By repeating words attributed to Jesus, it is claimed, the priest converts (ontologically changes) the elements of life, food and drink, into the physical body and blood of Jesus Christ, which, having been offered to God as sacrifice, are then consumed by priest and people.9 By drinking the blood of the sacrificial victim, they violate an “old covenant” proscription: “Only be sure that thou eat not the blood: for the blood is the life; and thou mayest not eat the life with the flesh.”10 Their drinking of the blood (which for centuries was reserved to the priest alone in the Latin Rite) is, then, an attempt to partake — quite materially — of the divine life of Christ. But that gross materiality tends to suppress the sacrament’s theopoetic and spiritual potential.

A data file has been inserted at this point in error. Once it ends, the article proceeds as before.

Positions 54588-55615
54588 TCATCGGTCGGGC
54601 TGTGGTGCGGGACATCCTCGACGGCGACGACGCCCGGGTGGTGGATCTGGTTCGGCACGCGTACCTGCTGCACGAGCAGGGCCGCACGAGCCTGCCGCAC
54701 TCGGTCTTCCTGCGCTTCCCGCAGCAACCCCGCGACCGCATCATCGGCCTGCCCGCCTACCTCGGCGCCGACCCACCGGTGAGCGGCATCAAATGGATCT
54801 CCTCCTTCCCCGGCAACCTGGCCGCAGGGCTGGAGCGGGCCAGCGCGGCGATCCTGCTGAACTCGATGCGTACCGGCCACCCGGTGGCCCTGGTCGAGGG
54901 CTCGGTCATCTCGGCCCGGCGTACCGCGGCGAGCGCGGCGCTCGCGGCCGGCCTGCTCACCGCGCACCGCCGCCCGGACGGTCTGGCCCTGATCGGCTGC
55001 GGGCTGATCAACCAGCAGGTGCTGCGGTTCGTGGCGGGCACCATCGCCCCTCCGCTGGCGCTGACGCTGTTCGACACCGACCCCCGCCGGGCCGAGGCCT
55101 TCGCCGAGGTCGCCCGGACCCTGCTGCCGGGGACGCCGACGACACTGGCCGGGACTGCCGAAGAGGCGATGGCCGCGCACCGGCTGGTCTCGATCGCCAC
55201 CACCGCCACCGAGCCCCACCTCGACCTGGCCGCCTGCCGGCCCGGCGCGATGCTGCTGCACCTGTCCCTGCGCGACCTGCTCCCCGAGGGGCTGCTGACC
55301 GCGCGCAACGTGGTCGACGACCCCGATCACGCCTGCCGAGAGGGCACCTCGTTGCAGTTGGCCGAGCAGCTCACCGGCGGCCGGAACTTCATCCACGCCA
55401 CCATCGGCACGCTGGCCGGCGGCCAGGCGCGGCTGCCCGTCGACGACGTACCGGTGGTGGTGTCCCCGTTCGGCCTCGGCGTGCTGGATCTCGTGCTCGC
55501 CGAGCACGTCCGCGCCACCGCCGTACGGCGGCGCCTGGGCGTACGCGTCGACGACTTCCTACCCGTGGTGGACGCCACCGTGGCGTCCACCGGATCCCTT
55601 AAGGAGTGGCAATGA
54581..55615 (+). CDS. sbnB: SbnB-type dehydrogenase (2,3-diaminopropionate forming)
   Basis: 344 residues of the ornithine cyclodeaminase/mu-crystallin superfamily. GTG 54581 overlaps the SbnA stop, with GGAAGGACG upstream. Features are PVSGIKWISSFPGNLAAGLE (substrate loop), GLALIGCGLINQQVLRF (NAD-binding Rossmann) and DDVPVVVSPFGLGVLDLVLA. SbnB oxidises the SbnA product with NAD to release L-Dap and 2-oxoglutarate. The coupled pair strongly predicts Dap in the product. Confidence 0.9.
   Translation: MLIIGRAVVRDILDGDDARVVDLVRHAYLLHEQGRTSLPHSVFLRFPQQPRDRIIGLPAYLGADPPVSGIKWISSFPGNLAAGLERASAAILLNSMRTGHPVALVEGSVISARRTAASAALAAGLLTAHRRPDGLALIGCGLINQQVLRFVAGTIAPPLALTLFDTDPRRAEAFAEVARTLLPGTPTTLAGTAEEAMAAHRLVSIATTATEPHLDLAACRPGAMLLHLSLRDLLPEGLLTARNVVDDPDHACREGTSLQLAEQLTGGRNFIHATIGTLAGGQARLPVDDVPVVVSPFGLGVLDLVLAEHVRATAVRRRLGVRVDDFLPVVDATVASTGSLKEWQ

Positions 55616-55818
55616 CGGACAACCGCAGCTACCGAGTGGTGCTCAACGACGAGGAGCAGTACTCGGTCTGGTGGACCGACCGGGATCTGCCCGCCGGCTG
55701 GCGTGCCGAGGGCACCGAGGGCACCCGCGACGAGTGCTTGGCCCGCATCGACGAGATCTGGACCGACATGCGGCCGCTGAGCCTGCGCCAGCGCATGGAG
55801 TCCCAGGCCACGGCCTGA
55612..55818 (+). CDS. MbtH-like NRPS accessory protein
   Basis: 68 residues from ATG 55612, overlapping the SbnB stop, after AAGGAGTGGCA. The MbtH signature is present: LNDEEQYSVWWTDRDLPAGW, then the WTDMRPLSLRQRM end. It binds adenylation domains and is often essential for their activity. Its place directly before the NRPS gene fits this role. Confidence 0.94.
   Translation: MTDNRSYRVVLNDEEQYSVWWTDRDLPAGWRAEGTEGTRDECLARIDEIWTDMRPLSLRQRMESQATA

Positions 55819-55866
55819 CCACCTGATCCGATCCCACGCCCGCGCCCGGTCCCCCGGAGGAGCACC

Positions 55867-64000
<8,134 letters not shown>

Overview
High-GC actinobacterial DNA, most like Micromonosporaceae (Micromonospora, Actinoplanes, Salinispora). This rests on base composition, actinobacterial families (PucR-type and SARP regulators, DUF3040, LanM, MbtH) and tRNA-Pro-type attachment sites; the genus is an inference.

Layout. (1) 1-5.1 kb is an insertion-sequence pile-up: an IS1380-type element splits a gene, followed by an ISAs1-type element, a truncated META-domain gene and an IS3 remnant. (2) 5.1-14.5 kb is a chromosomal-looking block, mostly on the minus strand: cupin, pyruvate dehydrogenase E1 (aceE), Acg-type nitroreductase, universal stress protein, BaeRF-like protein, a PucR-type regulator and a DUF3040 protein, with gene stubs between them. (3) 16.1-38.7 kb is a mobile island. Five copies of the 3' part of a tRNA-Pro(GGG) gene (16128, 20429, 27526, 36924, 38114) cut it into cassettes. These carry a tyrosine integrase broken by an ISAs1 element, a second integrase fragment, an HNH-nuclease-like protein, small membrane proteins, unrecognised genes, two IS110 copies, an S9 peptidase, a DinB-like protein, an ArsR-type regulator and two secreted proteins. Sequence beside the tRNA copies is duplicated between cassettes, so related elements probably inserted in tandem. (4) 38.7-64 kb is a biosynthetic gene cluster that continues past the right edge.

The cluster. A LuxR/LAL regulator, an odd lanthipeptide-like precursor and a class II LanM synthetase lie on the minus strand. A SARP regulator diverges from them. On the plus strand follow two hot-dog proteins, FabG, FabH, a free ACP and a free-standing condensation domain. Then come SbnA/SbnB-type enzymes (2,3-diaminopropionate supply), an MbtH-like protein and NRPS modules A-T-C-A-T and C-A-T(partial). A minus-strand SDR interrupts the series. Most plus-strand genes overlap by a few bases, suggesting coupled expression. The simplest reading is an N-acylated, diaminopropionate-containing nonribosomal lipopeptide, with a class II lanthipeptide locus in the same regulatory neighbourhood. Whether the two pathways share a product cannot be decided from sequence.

As Friends and others have recognized, the Eucharistic ritual does not reliably produce evidence of divine life, agapē-love, in the participants. When it does appear to produce such fruit, the cause is likely in the participant’s desire and belief: she wants the life of love, believes that the ritual will convey it, and so feels that a measure of it is communicated to her by the sacrament. But the desire to love more perfectly is itself the movement of love in us; in Quaker theological language, we may say that the light of Christ already shines, if weakly, within each of us, and to turn to it is to be transfigured to some degree.11 In other words, the rite is unnecessary; moreover, by claiming to deliver spiritual life and power through thaumaturgy and to localize the physical presence of Christ “under the appearances of bread and wine,” it can divert and even alienate people from the Christ-light, the life and power of love, in their hearts.12